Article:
In USII, Wyatt has been reading I’ll Watch the Moon for his living library selection. This book is a page-turner that just cannot be put down! The characters have so much depth to them, and his favorite is a holocaust survivor who brings hope and peace to all who know him. There are some hard things to read in this book! But then life is hard sometimes, especially in the aftermath of the holocaust. He worked ahead and did multiple journal entries each day at the end of the book because he just had to know how it ended. I’ll Watch the Moon is a gem of a book that is a rare find – thank you Carrie for choosing so carefully! To read more  about the “Living Library” books in this guide click here.

US II - Detailed Highlighted Written Narration
US II – Detailed Highlighted Written Narration

In USII History, Wyatt has been learning about “I Like Ike,” the end of the Korean War, Billy Graham, and McCarthyism. He did a detailed high-lighted written narration about his reading from America: The Last Best Hope. Answering some wonderful critical thinking questions really got him thinking deeply about what he read. The critical thinking question “State Department Worker: What should you tell the Senate Foreign Relations Committee?” put him in the role of decision maker. Reading the actual outcome is always interesting as well!!!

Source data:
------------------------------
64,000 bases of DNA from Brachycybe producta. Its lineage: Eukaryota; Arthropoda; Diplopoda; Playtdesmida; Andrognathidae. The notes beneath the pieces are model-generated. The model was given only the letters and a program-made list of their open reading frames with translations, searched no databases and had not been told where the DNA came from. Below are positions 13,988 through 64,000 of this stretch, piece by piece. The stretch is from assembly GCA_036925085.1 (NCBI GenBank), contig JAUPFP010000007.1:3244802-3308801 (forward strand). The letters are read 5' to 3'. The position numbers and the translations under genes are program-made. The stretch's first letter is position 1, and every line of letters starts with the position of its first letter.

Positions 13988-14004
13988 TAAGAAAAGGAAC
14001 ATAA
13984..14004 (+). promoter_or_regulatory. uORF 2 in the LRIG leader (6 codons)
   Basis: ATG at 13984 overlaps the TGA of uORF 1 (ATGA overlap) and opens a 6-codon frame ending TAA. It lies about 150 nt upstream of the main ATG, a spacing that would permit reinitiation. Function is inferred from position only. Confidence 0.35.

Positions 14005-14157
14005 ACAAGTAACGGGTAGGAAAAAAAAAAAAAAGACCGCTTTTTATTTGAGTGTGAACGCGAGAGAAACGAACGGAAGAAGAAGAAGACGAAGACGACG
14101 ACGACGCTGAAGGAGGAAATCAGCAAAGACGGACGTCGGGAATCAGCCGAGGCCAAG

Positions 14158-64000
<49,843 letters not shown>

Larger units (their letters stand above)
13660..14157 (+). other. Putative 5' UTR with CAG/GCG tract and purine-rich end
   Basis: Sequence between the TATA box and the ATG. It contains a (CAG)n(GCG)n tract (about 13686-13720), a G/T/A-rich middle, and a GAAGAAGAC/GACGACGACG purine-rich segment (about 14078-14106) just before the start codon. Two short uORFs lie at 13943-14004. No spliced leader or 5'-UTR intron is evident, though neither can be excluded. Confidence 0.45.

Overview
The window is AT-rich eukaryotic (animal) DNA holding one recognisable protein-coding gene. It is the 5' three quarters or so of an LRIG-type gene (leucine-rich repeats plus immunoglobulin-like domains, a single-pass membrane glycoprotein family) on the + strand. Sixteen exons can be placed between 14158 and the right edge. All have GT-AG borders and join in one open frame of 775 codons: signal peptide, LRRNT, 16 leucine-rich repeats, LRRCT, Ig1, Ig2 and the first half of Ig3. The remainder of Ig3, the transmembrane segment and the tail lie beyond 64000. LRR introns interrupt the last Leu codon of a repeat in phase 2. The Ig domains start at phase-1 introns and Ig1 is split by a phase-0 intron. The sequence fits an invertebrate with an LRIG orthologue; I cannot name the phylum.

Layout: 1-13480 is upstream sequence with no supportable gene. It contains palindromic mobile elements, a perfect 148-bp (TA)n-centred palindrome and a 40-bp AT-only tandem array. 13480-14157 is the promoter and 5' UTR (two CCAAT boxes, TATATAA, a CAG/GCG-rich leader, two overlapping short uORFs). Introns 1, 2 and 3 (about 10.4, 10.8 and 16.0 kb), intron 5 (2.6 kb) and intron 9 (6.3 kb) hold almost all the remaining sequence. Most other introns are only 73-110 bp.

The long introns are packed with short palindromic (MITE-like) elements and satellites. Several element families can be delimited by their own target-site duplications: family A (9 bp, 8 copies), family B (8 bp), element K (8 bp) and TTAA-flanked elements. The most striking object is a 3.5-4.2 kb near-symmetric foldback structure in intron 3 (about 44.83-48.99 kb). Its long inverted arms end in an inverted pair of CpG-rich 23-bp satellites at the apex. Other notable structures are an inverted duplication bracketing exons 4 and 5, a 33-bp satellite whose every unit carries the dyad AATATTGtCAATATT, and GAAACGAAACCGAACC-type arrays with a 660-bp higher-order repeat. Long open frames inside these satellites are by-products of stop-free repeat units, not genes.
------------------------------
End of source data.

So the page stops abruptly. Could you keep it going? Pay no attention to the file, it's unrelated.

Writing a good research paper in World Geography takes . . . research!

In World Geography, Riley wrote a persuasive essay for Essentials in Writing Grade 10. He researched and wrote about the dangers of chewing tobacco. We know some young adult men not much older than Riley that chew tobacco, and it really worries Riley. It would be wonderful for them to stop! His essay explains the dangers of chewing tobacco, and he did an excellent job researching it. I like that he can choose his own topics within the realm of the requirements of the assignment. This allows him to be personally invested in his essay right from the start!

World Geography - Notebooking
WG – Labeled picture of Davis’ invention of the backstaff

World Geography History has had Riley learning about Davis’ polar journeys, Hudson’s and Baffin’s Bay, and Raleigh’s Ed Dorado. He drew and labeled a picture of Davis’ invention of the backstaff, which allowed navigators to have more accurate latitude readings. An important quote from Davis was also copied in the notebook. Earlier he wrote a written narration about Martin Frobisher as well. He is truly loving learning about all of these brave explorers!

Watercolor paintings in Creation to Christ are a great connection to the poetry of Robert Frost.